Robin Cash and I were regular attendees at the Net Zero talks sponsored by Solar Oregon many years ago. We learned a lot about solar panels and energy efficiency. Robin always dreamed about building a house, especially an energy efficient one where we can stay warm without running up high energy bills. We decided to build an all-electric Passive House and in 2011 contracted with Green Hammer to build it. A 3000 gallon underground cistern and a water filtration system, that allowed for in-house use of rainwater, was installed as well. We moved in August 2012.
Also in 2012 we signed a twenty-year Power Purchase Agreement with SunRun to install fourteen Solar World 235 watt solar panels (3.29 Kw) on the south side of our roof and a Fronius IG Plus inverter attached to the west side of the house. R&S Energy was the installer. The panels were installed June 2012. We paid $6000 upfront and recouped it through four yearly $1500 state tax credits. SunRun received the Energy Trust of Oregon money and the Federal tax credit.
Because Robin was such a strong advocate for affordable housing, we decided to build an ADU in the back yard, rent to someone with low income, and charge very affordable rent. R&B Design Studio LLC in coordination with Enhabit provided the plans. NW Tactical Designs LLC built the ADU. The ADU was completed in July 2019 and our first tenant moved in August 1st.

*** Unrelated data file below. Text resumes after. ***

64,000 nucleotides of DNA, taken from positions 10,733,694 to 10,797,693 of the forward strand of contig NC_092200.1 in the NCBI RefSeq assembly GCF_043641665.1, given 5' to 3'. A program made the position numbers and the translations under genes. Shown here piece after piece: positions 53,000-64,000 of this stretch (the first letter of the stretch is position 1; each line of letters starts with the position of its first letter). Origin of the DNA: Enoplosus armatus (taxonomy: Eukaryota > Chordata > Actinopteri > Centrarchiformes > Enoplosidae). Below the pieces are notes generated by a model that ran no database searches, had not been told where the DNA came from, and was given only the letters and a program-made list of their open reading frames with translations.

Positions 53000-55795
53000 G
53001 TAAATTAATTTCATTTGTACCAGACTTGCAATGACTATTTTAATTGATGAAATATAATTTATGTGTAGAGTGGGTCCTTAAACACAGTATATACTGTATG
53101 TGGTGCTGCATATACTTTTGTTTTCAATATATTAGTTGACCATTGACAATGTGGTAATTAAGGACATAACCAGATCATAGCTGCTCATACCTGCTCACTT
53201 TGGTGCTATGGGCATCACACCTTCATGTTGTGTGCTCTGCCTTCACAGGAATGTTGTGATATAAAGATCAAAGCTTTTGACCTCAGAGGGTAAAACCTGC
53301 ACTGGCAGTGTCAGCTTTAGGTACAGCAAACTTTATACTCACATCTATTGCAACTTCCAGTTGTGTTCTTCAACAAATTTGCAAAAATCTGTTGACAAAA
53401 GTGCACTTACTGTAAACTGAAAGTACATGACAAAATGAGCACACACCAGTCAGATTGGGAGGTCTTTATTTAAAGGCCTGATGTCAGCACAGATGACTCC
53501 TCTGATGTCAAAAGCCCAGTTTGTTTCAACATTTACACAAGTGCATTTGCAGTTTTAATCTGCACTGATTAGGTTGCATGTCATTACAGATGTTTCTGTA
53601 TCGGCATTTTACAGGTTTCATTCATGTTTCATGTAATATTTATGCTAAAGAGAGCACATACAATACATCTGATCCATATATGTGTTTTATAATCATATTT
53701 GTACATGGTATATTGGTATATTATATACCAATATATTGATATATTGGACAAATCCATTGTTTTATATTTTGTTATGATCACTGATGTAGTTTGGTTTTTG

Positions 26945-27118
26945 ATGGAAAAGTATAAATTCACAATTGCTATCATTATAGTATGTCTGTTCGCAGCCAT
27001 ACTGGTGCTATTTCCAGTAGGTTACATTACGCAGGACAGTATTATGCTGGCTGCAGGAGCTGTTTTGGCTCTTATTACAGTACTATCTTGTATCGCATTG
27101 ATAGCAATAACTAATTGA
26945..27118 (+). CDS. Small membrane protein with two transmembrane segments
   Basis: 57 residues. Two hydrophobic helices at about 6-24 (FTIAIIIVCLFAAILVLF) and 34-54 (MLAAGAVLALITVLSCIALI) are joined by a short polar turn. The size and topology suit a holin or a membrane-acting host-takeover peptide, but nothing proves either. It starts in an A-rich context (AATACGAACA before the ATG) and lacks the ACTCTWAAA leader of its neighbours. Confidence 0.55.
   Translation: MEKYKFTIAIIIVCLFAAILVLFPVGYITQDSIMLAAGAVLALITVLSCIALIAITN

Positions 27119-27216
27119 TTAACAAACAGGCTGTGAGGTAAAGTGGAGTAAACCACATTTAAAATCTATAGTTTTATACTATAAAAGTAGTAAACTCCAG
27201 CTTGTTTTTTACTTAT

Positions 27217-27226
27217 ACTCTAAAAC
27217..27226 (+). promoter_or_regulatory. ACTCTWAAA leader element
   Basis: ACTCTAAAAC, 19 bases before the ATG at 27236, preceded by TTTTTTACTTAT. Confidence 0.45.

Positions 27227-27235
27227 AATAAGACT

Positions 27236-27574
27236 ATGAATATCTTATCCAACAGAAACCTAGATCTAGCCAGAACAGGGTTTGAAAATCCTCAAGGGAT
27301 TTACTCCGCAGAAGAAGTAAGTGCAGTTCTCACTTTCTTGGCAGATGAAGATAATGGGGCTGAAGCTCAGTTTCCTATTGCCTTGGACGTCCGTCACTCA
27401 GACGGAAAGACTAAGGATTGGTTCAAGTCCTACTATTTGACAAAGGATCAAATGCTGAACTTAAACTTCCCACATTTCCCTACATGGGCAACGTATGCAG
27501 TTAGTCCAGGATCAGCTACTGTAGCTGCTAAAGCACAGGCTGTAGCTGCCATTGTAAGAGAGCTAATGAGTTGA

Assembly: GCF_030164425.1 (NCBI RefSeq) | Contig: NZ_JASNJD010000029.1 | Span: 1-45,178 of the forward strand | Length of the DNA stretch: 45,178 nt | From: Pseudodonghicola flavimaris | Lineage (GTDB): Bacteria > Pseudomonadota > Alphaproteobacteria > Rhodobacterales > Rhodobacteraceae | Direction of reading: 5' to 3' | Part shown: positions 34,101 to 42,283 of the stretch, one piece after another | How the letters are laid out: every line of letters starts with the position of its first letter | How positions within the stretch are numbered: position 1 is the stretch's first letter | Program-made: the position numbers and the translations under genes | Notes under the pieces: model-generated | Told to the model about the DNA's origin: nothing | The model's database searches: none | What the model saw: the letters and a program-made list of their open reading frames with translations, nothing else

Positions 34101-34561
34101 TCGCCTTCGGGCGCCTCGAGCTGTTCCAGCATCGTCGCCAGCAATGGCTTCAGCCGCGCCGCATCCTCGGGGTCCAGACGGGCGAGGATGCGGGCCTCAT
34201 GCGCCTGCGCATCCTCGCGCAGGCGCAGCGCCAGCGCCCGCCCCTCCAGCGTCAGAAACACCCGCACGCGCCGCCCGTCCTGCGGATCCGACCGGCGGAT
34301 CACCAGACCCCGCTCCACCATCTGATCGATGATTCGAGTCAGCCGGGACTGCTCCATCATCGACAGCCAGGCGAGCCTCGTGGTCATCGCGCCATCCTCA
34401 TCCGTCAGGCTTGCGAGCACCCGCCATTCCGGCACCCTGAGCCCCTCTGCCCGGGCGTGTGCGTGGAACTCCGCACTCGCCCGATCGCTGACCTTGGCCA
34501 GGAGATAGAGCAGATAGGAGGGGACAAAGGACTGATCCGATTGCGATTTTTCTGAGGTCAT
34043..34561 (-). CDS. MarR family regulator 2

We hired Sunlight Solar to install solar panels on the ADU roof and more on the main house. Twelve Hanwha Q cell 315 watt panels were installed on the ADU on the west facing roof (3.75 Kw) and three on the south facing porch roof (0.945 Kw) for a total of 4.725 Kw. Six panels were installed on the south facing roof of the main house (1.89 Kw) to bring the total on the main house to 5.18 Kw. All the new panels have Enphase IQ 7 microinverters and all panels were installed April, 2020. Our new system went on-line May 5, 2020 The total for both the ADU and main house is 9.9 Kw.
The installation process took more time than anticipated because of an open permit for the existing solar panel attachments, new safety requirements with respect to emergency shut-offs and a need for an engineering assessment all on the main house. Then rainy weather and COVID-19 further postponed the install date.
For the 2020 tax year I will take advantage of federal tax credits for the solar panels as well as the all electric Chevy Bolt and Siemens electric car quick charger I purchased in 2020. The state money available for the Bolt was deducted from the purchase price.
It is unknown whether the system will be net zero. Besides my two electric cars: a plug-in hybrid 2016 Chevy Volt and Chevy Bolt, I have a fused glass kiln in the garage, a clothes dryer in the ADU and an electric stove and oven in the main house and ADU. Time will tell.